5 Simple & Unusual Hacks To Improve Your Photography Life


Hi my name is Robin Wong and I want to
share five unusual hacks to improve your photography life. These are just some
random tips that I have accumulated over the years that I do personally practice
in my everyday photography that I found very useful and I surely hope that
they’ll benefit you as well. Tip number one – carry your SD card in your wallet.
Your wallet is an item that you carry with you everywhere you go to every day.
It is an essential item so if you somehow can store your SD card in your
wallet you will never forget your SD card ever again. No matter how prepared
you think we are, no matter how meticulously you plan, one day it will
still happen to even the best of us, I have experienced it before, yes
forgetting to bring the SD card or memory cards out to a shoot! I have here
just a normal wallet, it is a square leather design. I got this from a local
departmental store, there is nothing special about this wallet, but if you
look closely there are two slots for SD card storage so you can actually put
your SD card here, a spare one just in case you forgot to bring your main SD
cards. I personally place a high-speed 64
gigabytes SD card just in case something happens I still have pretty much enough
to cover a normal shoot. Probably a half-day job and it sits securely in and
once you close the wallet it does not move around and it is perfectly safe. I
have learned this from a high school counselor that it is not about how to
prevent yourself from forgetting something, you will forget it sometimes
it just happens so it is more about how or what do you do to prepare yourself in
such situation. What kind of effort do you put just in case you forget to bring
the SD card? So by slotting a spare 64GB in a
wallet which you carry every day with you in that unfortunate incident that
you didn’t bring all your other SD cards you still have a fully functional SD
card for you to continue your shoot. Tip number 2 – use table or chair socks. I got
here colorful socks for table and chair legs and these I bought from Daiso. I got
2 pairs for about RM5.90. it is really cheap and the cool thing is it is
just about the right size to fit the battery for my Olympus OM-D E-M1 Mark II and is this in perfectly the good thing about this is it prevents the
battery from scratching any other items in the camera bag just in case it slips
out of place and not only that if the battery itself is empty and I take it
out from the camera to replace one I can then reverse the socks so that when I
put a battery inside this particular sock. I know that this battery is empty
and I will not mistakenly place this into the camera when I am changing
batteries the next time. This is very useful for those who actually manage
multiple batteries in a camera bag. Tip number three – carry around a macro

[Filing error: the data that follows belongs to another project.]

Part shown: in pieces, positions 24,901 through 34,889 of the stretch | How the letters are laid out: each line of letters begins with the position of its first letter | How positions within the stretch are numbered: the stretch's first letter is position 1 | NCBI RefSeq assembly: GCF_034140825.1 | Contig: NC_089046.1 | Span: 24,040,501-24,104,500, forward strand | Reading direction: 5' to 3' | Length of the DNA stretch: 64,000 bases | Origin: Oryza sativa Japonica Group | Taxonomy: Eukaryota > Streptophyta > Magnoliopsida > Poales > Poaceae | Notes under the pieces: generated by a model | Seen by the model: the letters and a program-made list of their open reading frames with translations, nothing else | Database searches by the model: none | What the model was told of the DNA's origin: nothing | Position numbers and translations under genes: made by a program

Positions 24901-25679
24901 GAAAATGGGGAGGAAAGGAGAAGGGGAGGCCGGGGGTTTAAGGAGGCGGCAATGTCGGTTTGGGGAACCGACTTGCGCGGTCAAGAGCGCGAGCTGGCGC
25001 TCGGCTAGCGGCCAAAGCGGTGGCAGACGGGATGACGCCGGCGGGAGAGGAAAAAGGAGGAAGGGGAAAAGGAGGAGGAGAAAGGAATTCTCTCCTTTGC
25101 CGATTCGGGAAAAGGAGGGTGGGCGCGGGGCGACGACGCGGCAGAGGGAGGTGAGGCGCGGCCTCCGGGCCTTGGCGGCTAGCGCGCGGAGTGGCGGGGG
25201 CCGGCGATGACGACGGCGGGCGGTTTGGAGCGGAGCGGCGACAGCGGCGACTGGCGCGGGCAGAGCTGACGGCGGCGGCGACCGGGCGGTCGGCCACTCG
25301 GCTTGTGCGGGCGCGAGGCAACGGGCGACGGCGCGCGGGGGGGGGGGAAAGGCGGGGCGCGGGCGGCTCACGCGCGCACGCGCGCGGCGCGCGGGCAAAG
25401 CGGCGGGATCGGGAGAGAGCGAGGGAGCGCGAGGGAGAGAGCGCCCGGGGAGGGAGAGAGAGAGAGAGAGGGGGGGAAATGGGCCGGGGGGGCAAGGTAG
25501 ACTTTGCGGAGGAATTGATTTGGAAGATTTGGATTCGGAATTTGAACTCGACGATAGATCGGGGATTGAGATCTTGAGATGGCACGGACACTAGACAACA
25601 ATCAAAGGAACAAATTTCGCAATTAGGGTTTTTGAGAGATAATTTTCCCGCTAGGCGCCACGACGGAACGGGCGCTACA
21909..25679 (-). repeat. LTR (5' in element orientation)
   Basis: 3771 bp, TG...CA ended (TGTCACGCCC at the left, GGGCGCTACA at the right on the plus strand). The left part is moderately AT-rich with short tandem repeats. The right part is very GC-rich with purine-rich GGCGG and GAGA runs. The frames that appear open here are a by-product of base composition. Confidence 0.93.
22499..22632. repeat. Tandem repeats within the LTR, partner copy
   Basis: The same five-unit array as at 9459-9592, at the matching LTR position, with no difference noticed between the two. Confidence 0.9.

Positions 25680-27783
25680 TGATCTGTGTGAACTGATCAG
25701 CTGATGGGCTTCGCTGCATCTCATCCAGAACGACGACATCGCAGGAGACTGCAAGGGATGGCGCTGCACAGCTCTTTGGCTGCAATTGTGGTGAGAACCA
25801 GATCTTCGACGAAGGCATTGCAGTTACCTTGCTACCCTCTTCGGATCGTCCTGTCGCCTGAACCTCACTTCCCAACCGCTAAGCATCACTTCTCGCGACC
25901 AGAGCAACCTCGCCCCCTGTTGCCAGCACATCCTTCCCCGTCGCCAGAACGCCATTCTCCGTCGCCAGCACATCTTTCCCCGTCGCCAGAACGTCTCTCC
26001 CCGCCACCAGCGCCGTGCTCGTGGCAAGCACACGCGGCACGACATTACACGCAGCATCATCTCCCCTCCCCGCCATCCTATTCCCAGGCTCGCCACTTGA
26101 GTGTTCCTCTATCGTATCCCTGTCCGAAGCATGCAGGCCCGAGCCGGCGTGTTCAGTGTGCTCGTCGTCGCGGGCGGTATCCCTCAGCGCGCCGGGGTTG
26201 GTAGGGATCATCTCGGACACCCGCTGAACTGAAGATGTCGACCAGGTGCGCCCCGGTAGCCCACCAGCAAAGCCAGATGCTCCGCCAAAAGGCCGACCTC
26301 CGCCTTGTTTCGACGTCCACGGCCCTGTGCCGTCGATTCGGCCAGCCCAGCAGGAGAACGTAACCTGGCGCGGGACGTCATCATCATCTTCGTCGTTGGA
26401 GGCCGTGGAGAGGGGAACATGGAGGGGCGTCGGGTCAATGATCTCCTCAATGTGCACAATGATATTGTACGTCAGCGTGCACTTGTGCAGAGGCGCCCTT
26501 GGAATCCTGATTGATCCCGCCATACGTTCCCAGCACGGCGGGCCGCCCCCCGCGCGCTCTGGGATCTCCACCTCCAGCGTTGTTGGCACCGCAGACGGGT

converter. Not everyone wants to get serious about macro photography
therefore buying a dedicated macro lens is perhaps out of the question
however that does not mean that we can deprive ourselves from shooting close up
or a little bit of macro so a simple solution is to get a macro converter.
This is the Raynox DCR-250 and I got this for just about RM300. There are many options of macro
converters out there make sure that the quality is good and make sure that the
filter thread fits on to your lens. Tip number four – bring a portable LED light. I
have here a simple LED ring light it is powered by batteries and it is actually
quite powerful for something so small. You don’t really need to get a ring
light it can be any LED light as long as it is powerful enough and you can use it
to light your subjects. it helps to boost the light when the ambient light is low
and not only that you can also use the LED light creatively by adding drama to
your shot so by having some backlit situation onto this Lego figure. I can
create a low-key effect and you can see the rim light all over the figure. Tip
number five – print out a photo book and show your photographs in print instead
of using your smartphone screen. While we consume photography mostly looking at
our smartphone screens and all sorts of screens from our smart devices as well as
our laptops nothing really beats the experience of looking at true prints
holding the paper physically flipping through the pages and actually holding
something tangible. So now the photographs is not something digital
it’s not something that you just look at on the screen but it is actually
something that you can touch and you can feel. This adds another dimension on how
you show your photographs and in a way it actually shows that you’re serious
about your photography as well when you show people your photographs through
print and there are so many services providing in any locations in the world